H. "Worcester company of Chicago, which owned most everything in the place is the heaviest loser. Dewey Day'at Knoxville. Knoxtilu-, May 15. Today was "Dewey day" in Knoxville.

It was clear and warm and thousands of people visited the city from East Tennessee to welcome the hero of Manila. After a day of rest Admiral Dewey and party were escorted along Gay street for over a mile through a mass of cheering, yelling humanity. Cholera In Famine Camps. Bombay, May 14. The cholera continues to rage in the famine camps.

There have been 400 deaths in three days at Mandivee and so numerous are the cases at Godra that it is impossible to collect the bodies. These lie for days in the sun. The people have fled and be induced to return. A similar state of things prevail at Breach. Harriman Off the Ticket.

Indianapolis, May 14. Hugo Miller announced that by a referendum vote of 1,313 to 931 Social Democrats have defeated the proposed amalgamation with the so-called "kangaroo" branch of the Socialist Labor party and that this result will force Job Harriman off the Social Democrat ticket for vicoepresident. It on da of Sawdust. Any strong, fibrous substanee and especially, one which holds moisture, such as the refuse of sugar cane or sorghum and even common straw, flax or swamp grass, will be useful. Spent tanbark la of some service, and wood fiber in any form is excellent.

The best Is the fibrous sawdust made In sawing shingles by those machines which cut lengthwise of the fiber into the side of the block. Sawdust is first spread on the road from eight to ten inches deep, and this is covered with sand to protect the road against fire lighted from pipes or cigars carelessly thrown or emptied on the roadbed. The sand also keeps the sawdust damp. The dust and sand soon become hard and packed, and the wheels of the heaviest wagons make but little impression upon the surface. The roadbed appears to be almost as solid as a plank road, but Is much easier for the teams.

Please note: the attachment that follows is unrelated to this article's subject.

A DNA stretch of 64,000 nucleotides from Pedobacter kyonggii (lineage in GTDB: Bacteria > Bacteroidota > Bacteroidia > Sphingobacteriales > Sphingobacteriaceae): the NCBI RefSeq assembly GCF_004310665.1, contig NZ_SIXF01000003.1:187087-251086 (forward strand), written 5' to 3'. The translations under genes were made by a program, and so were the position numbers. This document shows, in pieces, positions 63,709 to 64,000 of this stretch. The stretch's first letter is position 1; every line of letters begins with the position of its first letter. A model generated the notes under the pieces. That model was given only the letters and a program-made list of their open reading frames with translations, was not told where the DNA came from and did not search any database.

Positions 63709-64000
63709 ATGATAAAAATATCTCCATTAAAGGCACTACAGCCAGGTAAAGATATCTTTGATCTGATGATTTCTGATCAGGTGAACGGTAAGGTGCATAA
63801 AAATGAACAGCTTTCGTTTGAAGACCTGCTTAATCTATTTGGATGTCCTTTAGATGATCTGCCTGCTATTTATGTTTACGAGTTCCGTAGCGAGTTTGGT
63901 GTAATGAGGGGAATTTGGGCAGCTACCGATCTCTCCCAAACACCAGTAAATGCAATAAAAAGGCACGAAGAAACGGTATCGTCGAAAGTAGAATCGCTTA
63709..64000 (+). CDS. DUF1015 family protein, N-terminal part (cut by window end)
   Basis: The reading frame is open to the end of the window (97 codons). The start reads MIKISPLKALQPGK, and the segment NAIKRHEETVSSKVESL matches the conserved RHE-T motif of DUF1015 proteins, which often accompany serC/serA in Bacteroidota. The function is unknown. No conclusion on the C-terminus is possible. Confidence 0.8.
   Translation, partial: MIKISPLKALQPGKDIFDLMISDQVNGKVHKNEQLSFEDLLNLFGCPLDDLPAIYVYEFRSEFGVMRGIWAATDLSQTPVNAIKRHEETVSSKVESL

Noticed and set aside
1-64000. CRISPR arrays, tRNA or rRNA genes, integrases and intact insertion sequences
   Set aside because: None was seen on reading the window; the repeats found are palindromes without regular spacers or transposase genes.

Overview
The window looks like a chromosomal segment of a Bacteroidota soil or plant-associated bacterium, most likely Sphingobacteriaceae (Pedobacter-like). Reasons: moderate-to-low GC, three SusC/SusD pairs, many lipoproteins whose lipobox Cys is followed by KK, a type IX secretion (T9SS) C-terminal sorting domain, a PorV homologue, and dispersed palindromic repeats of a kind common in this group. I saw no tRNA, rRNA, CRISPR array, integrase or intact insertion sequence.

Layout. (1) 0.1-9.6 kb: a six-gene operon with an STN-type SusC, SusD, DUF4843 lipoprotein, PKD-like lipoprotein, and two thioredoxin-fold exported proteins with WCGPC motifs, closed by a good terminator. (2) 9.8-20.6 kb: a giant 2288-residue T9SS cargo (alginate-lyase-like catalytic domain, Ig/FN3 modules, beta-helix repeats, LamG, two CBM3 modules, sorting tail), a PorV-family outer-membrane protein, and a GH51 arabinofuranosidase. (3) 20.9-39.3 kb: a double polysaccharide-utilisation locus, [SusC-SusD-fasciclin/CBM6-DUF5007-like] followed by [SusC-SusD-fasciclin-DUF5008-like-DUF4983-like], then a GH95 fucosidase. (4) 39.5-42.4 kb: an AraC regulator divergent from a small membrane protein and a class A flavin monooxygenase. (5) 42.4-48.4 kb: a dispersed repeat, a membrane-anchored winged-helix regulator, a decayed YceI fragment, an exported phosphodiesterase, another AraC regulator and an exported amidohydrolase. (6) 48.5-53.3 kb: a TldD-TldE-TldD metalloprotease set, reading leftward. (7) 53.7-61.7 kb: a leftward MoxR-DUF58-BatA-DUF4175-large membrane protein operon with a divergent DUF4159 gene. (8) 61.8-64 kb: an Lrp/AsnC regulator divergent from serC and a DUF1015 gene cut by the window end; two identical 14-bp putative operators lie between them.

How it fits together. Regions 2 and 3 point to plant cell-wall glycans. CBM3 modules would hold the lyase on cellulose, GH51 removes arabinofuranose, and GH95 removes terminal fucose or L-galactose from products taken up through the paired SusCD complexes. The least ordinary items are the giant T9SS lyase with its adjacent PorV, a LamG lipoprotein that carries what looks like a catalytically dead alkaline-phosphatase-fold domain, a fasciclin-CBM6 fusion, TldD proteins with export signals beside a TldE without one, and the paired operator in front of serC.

The; road prepared in this manner will remain good for four or five years and will then require renewing In some parts. The ordinary lumber sawdust would not be so good, of course, but if mixed with planer shavings might serve fairly welL t. i Thompson's UOMMUiitCiAL cigar is too ewift for its competitors. Try it; Cincinnati, May 11. Above is the ticket placed in the field yesterday by the middle-of-the-road Populist party.

For a time during yesterday's session of the convention it appeared as if nothing could prevent a complete disruption of the plans so carefully wrought out by the handful of men who separated themselves on Feb. 19 last at Lincoln, from the fusionist element of the party. Since Tuesday a steady current against the cut and dried choice of Barker and Donnelly had almost destroyed the foundation on which that ticket stood. Former Congressman Howard of Alabama had suddenly become the idol of many delegates, and he clinched his claim through his eloquent address in assuming the chairmanship of the convention on "Wednesday. Yesterday, as the time drew near for nominations, the Barker followers threatened to bolt the convention should their leader be turned down.

Howard took the only course for the restoration of harmony. He announced that he had no ambition to lead the ticket and withdrew his name. Nevertheless, when the roll caH completed on the first ballot, Howard was at the top of the column, only a few short of the nomination, as follows: Howard, 311; Barker, 303; Donnelly, 70; Norton, 1. On the second ballot Howard's plainly statsd desire for harmony took effect and the 70 votes which went to Donnelly on the first roll call were cast for Barker of Pennsylvania and gave him the requisite majority over all. The generous Howard moved to make the selection of Barker unanimous, which was done.

Without a dissenting voice Ignatius Donnelly of Minnesota was declared vicu presidential nominee. Dewey Spends Quiet Sunday. Knoxville, May 14. Admiral Dewey passed a quiet Sunday in Knoxville. He attended St.